Manchin, Other Democrats Back Eliminating Carried Interest
(Bloomberg) -- Three Senate Democrats, including key moderate Joe Manchin, expressed support for the Biden administration’s proposal to end a long-standing tax break beloved by Wall Street.
Senators Tammy Baldwin of Wisconsin and Sherrod Brown of Ohio joined with West Virginia’s Manchin to introduce legislation that would end the carried interest tax breaks used by private equity money managers and others to lower their tax bills. President Joe Biden proposed to eliminate the tax preference to help fund his $1.8 trillion social-spending focused American Families Plan released last month.
“The carried interest loophole is yet another example of Wall Street executives exploiting our tax code to pad their pockets rather than invest in workers and Main Street,” Brown, chair of the Senate Banking Committee, said in a joint statement by the trio on their legislation.
The bill would require that carried interest profits -- which under current law can be taxed as low as 20% -- be subject to the same tax rates as other income. Under Biden’s proposal, the top income tax rate would climb to 39.6% from the current 37%.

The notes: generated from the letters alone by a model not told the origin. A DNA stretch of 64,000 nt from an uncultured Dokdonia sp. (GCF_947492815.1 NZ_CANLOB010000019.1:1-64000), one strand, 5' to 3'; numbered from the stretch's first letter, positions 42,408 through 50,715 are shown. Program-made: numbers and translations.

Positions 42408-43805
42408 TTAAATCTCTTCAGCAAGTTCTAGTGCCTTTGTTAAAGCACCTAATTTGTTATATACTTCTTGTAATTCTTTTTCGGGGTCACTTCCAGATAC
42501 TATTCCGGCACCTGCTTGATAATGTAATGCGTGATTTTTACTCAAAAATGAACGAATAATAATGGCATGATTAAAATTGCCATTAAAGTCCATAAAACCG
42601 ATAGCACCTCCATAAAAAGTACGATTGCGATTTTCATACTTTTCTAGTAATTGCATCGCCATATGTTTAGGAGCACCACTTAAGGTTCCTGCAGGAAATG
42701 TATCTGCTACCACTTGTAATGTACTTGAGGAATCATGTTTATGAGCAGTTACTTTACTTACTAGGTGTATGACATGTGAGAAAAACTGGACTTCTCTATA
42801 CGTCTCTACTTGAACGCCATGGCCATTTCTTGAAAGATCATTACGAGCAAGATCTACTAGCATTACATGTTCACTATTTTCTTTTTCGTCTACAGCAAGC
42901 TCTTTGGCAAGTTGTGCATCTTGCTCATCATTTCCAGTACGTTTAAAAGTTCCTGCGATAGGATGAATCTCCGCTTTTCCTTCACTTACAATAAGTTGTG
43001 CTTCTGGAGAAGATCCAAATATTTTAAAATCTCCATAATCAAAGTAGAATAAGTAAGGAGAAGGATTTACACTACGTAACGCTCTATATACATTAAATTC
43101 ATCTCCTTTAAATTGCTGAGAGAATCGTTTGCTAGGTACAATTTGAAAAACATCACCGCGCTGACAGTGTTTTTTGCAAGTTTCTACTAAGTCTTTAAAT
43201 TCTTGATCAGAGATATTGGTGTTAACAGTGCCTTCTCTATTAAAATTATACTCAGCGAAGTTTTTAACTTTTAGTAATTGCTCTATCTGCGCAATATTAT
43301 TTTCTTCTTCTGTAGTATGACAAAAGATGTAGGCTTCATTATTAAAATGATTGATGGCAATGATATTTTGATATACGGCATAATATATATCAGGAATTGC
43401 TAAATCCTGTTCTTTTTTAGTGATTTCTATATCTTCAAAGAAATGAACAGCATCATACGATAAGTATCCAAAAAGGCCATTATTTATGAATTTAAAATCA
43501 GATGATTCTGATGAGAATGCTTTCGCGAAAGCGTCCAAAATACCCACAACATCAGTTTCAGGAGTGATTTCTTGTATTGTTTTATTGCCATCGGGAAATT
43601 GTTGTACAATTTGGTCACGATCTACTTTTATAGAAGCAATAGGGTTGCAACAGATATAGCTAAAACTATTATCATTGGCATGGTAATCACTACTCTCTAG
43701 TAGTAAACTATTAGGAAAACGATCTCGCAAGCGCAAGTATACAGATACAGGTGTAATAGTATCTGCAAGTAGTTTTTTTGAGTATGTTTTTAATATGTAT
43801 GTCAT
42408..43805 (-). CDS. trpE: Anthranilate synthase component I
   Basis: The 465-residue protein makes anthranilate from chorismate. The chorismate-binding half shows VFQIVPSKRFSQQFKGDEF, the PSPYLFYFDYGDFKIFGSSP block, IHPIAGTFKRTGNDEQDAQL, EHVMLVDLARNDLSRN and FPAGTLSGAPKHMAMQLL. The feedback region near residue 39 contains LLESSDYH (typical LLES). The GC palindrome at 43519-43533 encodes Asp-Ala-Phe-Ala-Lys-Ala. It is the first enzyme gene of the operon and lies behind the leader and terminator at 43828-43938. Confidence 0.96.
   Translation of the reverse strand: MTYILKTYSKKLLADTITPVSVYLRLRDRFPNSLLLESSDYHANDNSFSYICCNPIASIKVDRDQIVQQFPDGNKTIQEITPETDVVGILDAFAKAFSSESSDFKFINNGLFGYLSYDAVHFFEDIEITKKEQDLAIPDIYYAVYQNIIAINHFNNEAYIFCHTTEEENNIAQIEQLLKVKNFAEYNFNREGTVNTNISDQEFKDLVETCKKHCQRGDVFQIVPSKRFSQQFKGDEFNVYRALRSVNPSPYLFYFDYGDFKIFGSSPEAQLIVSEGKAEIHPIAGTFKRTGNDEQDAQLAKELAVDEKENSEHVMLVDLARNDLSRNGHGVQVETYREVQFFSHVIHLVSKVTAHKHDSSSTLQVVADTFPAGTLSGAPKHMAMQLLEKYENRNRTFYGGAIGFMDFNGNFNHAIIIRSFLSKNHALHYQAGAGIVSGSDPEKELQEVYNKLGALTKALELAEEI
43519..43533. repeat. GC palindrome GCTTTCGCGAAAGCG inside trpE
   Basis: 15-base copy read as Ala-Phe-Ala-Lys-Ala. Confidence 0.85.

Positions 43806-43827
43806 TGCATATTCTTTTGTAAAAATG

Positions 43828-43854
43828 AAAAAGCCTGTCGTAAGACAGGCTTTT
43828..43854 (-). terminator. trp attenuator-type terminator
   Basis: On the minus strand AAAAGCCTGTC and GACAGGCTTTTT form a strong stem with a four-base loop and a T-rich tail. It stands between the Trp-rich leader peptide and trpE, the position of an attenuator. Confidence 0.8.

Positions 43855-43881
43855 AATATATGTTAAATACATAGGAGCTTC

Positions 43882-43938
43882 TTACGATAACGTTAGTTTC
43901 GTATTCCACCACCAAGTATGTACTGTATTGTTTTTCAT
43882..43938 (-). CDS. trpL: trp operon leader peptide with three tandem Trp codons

Manchin has long been a proponent of killing carried-interest preferences, and his involvement in the bill signals that Democrats are united on at least some of Biden’s proposals to boost taxes on the wealthiest Americans. Manchin has expressed some skepticism about other parts of Biden’s plan, however, such as the corporate tax rate. Manchin has said he supports raising that to 25%, from the current 21%, and viewed Biden’s proposed 28% as too high.
Carried interest has been under attack from both Republicans and Democrats for years, though the financial industry has successfully blunted efforts to remove it. The tax break is important to many donors to both parties, particularly those representing New York, such as Senate Majority Leader Chuck Schumer.
President Donald Trump’s 2017 tax overhaul limited the benefit, but fell short of ending it all together.
“As workers and local economies continue to struggle during this pandemic, Washington should not punish long term investment that creates jobs, builds businesses in communities, and develops more renewable energy across America,” Drew Maloney, who leads the private equity trade group American Investment Council, said in a statement.
The bid to end carried interest is one of several plans that Biden is pursing as he seeks to raise tax revenues to fund his economic agenda. Biden is also proposing to tax all capital gains for those earning $1 million or more at 39.6%, up from a 20% base rate.
Eliminating carried interest would have limited budgetary effects, though it may prove popular politically. The Joint Committee on Taxation estimates that ending the tax break would raise only $15 billion over a decade -- a small fraction of the more than $4 trillion that Biden is seeking to fund his full longer-term economic agenda.
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